Victoria Centre

Intu Victoria Centre, is a shopping centre in Nottingham, England, constructed between 1967 and 1972. Originally known simply as The Victoria Centre, it contains fashion and high street chain stores as well as cafes, restaurants, a health and fitness centre and the Nottingham Victoria bus station. Over three million people live within a 45-minute drive of the centre.

Intu Victoria Centre
Nottingham - NG1 (Victoria Centre) - - 2997781
The clock tower of Victoria Centre
LocationNottingham City Centre, England
Coordinates52°57′23″N 1°8′50″W / 52.95639°N 1.14722°WCoordinates: 52°57′23″N 1°8′50″W / 52.95639°N 1.14722°W
Opening date1972
ManagementIntu Properties Plc
OwnerNottingham City Council
Intu Properties
No. of stores and services120
No. of anchor tenants4
Total retail floor area91,140 m2 (981,000 sq ft)
No. of floors2
Public transit accessNottingham Victoria bus station


The Victoria Centre stands on the site of the old Nottingham Victoria railway station, which was demolished in 1967. The clock tower and the former Victoria Station Hotel[1] (now run by Hilton Hotels) were the only parts of the old station to survive. The shopping centre was built between 1967 and 1972 by Taylor Woodrow. Above the shopping centre rise the 26 floor, 256 feet (72m) high "Victoria Centre Flats", which run North to South along the length. There are 464 flats and 36,000 sq ft (3,300 m2) of offices.

In 1970, the kinetic sculptor Rowland Emett was commissioned to design and build a 'water-powered' clock, known as The Aqua Horological Tintinnabulator.[2] The clock was installed late 1972 and chimed on the hour and half-hour, playing 'Gigue en Rondeau II' (1724) from Rameau's (1683–1764), 'Pieces de Clavecin' Suite in E-minor. This musical animated sculpture was originally on the lower mall and was a popular meeting place. At some point, the clock was modified to chime and play the music every fifteen minutes. In February 2014 the clock was dismantled from the Main Square and underwent initial refurbishment by Engineer Pete Dexter and the Rowland Emett Society. It was re-assembled for exhibition in Millennium Point, Birmingham during the summer of 2014 before being dismantled again and stored until December 2014. The parts were then transported back to Nottingham where further refurbishment work was carried out by Pete Dexter and staff at intu Victoria Centre. It was re-assembled in its new location on the north end of the upper mall. Its stature, colour scheme and most of its original water features were restored. It was officially restarted on 17 June 2015.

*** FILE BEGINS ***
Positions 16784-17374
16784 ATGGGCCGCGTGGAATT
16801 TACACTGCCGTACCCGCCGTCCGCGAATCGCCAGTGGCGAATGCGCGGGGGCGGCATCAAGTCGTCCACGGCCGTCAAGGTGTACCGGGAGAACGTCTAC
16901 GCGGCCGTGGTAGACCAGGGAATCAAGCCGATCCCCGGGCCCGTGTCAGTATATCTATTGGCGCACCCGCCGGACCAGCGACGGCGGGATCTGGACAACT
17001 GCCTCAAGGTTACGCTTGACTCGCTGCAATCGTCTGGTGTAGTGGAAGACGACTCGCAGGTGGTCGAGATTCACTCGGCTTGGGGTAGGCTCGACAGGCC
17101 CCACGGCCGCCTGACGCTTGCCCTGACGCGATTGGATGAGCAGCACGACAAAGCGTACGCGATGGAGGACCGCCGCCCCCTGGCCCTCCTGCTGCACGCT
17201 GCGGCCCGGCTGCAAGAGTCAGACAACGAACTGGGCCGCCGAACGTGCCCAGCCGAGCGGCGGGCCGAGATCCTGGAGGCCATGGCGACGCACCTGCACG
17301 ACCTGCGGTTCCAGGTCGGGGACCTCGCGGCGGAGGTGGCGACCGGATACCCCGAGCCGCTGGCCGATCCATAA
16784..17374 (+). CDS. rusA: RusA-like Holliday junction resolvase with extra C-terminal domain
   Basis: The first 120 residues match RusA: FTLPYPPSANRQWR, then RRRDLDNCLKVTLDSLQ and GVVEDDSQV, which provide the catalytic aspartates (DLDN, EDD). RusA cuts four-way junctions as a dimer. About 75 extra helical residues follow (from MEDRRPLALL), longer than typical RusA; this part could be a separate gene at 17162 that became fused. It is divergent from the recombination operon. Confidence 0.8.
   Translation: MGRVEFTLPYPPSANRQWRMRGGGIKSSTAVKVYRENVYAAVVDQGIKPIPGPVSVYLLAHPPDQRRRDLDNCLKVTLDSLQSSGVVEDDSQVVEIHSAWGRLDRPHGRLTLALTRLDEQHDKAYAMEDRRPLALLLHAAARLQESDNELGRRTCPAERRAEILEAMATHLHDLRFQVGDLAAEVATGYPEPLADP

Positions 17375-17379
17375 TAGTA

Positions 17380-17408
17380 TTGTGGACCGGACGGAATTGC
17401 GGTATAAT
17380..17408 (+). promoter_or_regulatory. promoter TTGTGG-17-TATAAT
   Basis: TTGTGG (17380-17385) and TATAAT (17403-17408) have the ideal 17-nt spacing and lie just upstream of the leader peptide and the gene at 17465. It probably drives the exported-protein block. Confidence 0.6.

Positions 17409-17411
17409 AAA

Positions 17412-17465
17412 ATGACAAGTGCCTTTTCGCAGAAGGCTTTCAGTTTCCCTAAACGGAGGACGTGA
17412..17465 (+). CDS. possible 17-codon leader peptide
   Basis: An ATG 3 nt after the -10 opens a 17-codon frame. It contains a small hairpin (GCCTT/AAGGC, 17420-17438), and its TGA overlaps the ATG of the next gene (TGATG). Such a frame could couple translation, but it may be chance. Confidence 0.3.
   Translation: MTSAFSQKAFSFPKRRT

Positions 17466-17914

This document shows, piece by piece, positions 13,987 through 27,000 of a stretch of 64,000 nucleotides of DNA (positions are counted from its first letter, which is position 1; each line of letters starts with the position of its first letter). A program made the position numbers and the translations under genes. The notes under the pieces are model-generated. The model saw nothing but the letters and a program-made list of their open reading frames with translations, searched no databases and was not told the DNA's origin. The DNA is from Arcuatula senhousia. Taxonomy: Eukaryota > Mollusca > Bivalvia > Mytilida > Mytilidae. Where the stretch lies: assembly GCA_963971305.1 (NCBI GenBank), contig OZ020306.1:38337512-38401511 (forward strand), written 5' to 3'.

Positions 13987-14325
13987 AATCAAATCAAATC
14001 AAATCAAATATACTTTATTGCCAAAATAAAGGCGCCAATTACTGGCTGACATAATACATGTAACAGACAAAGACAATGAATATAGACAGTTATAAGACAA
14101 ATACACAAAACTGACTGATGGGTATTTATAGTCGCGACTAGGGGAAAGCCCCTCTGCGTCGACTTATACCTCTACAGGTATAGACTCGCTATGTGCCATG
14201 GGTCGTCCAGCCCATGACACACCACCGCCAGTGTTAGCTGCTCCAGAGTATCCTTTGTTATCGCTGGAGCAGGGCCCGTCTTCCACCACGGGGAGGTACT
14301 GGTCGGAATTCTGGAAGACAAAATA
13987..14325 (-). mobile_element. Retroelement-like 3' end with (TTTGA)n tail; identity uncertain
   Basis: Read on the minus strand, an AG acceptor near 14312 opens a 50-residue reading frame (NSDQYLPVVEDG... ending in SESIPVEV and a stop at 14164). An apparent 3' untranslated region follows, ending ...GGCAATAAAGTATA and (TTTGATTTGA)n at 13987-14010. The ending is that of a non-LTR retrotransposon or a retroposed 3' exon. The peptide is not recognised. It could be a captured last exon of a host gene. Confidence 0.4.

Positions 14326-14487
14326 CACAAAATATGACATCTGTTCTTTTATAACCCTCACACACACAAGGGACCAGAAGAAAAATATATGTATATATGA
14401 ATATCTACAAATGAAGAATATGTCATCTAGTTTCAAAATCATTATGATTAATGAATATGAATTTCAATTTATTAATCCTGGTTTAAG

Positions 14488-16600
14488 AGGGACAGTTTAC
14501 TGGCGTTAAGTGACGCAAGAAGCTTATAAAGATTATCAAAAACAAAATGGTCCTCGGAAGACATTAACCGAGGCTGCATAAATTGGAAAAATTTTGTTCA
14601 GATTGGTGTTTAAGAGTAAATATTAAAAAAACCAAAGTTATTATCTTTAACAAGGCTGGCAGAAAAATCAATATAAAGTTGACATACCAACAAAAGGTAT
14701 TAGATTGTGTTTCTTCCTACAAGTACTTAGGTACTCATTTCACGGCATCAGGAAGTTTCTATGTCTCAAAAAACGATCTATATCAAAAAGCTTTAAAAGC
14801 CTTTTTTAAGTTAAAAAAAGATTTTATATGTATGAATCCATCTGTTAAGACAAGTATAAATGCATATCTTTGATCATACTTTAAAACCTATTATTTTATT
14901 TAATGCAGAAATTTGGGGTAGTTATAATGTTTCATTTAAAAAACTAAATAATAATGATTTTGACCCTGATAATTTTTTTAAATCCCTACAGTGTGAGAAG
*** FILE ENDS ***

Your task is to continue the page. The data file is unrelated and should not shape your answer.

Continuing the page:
In 1997 the centre was extended to give more retail space and the addition of new anchor, House of Fraser. Following this the rest of the centre was refurbished.

In 2010 it was announced that the Victoria Centre would be expanded to compete with Westfield's nearby Broadmarsh Centre and new centres in Derby and Leicester. In November 2011, Capital Shopping Centres purchased the Broadmarsh Centre.[3][4] The purchase prompted an investigation by the Office of Fair Trading and the Competition Commission, who were concerned the company's monopoly over the city's shopping centres could negatively impact competition.[5] Following the purchase, the owners wished to start the planned development of the Victoria Centre; however, Nottingham City Council have insisted Broadmarsh must be their "priority", and they offered £50 million towards its redevelopment.[6] The deputy leader of Nottingham City Council said the council would withhold planning permission for the development of the Victoria Centre until they "see bulldozers going into the Broadmarsh Centre".[7]

In February 2013 the parent company, Capital Shopping Centres, changed its name to "Intu Properties plc".[8] The centre was rebranded "Intu Victoria Centre" as part of the company's £25m nationwide re-brand.[9]

In 2013 plans were revealed for the centre to be refurbished. The refurbishment started in February 2014 and completed in Summer 2015. The refurbishment was undertaken by Laing O'Rourke and features a new restaurant quarter in the clock tower area, new lighting, flooring and new entrances along with new toilet facilities. This is the second refurbishment that has been undertaken in the centre since the last major refurbishment in 1997. There are also plans for an extension to be added to the centre to increase floor space but this won't be considered until the plans for Intu Broadmarsh have been submitted.